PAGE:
Interview with Dr. Joshua Gordon, NIMH Director, IACC Chair
Hi, my name is Joshua Gordon, the director of the National Institute of Mental Health. Welcome to National Autism Awareness month, a time when we take the opportunity to celebrate the accomplishments of those on the Autism Spectrum, as well as the needs of those with Autism Spectrum Disorders and their families.
Connection to Autism
I began to recognize the importance of working with individuals on the spectrum and their families and really doing research to understand autism when I was a graduate student. I had started out in medical school and then went to graduate school to study neuroscience, but I wanted to maintain a connection with patients and I had a colleague and friend and mentor, John Rubenstein, who was a child psychiatrist, and he took me under his wing and I went weekly with him to an autism clinic at the University of California where I was studying, and really worked with families whose children were being brought into the clinic to see if they might have autism and to find out what services might be available for them, and that was really a powerful introduction.
Learning from the Autism Community
I’ve learned about the tremendous talent in the autism community and that talent includes self-advocates who in an articulate way tell us what it’s like to be on the autism spectrum, what they need help with, and frankly, what they bring to the table in terms of commitment and ability.
Research at NIH
So we have research programs that are aimed at identifying, at finding out ways to identify individuals with autism early in life. We have research that’s focused specifically on trying to figure out what services individuals with autism need as they make the transition from youth into adulthood, and a number of other research programs as well.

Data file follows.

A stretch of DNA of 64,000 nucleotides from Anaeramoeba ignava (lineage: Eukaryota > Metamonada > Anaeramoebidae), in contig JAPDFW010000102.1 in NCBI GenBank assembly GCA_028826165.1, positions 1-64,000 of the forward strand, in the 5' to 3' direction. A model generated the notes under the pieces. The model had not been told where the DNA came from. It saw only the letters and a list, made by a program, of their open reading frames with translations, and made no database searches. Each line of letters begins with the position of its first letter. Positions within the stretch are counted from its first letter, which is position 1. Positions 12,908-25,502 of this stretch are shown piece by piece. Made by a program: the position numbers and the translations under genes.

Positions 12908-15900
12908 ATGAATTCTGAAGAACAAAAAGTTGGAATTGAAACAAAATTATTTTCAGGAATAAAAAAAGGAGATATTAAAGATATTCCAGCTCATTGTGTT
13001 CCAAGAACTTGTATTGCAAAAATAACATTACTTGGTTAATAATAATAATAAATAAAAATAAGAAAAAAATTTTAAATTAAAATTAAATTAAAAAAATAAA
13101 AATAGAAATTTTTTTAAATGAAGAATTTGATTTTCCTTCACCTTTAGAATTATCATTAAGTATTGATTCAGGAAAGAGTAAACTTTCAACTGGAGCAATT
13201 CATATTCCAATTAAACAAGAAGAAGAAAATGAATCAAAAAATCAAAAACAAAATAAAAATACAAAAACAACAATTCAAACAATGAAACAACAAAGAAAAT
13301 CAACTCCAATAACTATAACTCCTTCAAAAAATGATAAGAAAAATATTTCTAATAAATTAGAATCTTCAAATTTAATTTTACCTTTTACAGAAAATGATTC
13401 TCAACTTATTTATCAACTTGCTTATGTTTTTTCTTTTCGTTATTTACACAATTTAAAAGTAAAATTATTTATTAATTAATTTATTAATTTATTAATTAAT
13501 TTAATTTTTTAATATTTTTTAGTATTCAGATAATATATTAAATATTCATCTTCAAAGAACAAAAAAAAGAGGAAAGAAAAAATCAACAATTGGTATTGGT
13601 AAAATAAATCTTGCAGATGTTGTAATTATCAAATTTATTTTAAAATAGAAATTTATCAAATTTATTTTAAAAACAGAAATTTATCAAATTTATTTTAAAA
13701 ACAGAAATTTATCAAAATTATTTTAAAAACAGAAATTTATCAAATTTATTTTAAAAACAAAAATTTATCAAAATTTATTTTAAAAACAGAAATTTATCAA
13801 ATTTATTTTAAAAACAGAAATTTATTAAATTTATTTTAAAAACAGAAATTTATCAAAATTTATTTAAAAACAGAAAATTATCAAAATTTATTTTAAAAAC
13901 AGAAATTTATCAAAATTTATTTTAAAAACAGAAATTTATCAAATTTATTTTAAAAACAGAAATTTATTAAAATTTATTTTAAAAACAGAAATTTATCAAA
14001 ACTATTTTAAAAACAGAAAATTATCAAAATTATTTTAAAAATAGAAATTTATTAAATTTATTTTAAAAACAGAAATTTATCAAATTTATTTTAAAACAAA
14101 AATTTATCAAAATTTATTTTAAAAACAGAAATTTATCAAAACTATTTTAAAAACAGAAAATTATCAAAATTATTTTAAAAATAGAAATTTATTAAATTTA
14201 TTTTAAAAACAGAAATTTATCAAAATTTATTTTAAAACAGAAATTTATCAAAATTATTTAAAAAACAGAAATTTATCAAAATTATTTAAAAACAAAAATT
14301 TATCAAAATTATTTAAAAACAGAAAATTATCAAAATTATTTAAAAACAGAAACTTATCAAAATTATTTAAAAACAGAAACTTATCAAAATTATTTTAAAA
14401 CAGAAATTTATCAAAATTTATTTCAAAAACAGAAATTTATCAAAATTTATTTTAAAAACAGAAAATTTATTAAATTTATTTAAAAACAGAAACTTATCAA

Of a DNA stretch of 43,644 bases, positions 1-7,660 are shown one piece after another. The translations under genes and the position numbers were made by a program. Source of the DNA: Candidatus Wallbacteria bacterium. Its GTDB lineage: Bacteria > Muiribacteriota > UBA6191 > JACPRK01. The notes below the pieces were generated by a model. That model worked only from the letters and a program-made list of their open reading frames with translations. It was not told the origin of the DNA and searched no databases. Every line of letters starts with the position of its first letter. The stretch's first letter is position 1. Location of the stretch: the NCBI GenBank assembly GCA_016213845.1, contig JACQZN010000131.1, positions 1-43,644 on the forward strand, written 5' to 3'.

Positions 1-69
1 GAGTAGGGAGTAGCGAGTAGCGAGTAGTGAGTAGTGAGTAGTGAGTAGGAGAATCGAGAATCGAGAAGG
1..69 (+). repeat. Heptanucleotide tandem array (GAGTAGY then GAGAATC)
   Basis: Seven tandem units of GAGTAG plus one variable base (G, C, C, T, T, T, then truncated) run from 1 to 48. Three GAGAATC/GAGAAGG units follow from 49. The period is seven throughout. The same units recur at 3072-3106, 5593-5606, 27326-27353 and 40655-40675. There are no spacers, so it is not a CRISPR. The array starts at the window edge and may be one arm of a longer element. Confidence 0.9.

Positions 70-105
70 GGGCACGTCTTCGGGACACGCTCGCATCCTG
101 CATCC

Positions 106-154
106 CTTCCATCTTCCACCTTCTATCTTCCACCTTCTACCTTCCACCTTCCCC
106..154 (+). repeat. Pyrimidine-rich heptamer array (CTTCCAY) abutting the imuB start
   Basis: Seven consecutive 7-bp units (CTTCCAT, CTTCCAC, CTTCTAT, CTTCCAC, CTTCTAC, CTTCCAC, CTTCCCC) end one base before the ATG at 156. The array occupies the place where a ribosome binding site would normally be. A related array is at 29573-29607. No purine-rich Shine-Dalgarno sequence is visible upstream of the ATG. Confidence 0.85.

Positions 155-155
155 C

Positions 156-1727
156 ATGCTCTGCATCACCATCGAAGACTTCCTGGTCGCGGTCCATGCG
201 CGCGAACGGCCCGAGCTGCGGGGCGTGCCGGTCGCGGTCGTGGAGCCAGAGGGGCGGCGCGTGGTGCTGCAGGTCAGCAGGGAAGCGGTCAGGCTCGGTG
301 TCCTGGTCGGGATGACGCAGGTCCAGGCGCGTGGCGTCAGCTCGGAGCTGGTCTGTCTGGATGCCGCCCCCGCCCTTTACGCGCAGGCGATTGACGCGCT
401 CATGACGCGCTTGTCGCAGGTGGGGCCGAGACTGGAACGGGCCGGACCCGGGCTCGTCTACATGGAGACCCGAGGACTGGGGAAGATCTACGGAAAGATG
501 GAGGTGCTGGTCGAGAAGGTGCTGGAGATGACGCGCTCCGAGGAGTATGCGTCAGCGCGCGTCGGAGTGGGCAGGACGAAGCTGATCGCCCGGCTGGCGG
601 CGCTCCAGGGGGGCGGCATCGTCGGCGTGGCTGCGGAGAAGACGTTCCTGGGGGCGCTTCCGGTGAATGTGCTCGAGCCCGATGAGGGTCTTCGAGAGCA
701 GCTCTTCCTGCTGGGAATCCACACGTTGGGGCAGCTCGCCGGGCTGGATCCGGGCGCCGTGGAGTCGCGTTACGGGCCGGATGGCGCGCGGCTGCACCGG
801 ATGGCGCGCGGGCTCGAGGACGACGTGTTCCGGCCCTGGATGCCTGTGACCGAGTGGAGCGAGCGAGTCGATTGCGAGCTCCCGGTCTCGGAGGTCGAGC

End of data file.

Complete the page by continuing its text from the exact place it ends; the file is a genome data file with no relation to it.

Neuroscience and Autism
We have a number of initiatives both at the NIMH and in other areas of the NIH to understand how the brain works, how it produces the behaviors that we all think of as impaired or different in individuals with autism, particularly around social function, around repetitive behaviors, around sensory experiences, and we know that some of these symptoms can be really troubling for those who have autism. Understanding how the brain produces those behaviors and understanding how the brain is different in autism that results in the symptoms that those who have autism experience, is going to help us know where in the brain to look for new treatments, what kinds of treatments are going to be available that will help individuals with autism improve their lives.
Reflections on the Interagency Autism Coordinating Committee
I have really personally enjoyed the IACC tremendously because it’s facilitated my interactions with the community of individuals with autism and their families. That’s been uniquely rewarding to learn firsthand from them.
Again, I want top emphasis to everyone that this is Autism Awareness Month. It’s a chance to recognize those on the autism spectrum, what they bring to the table, and to reinvigorate our efforts to develop a better understanding of autism and to improve the care and services available to those with autism and their families.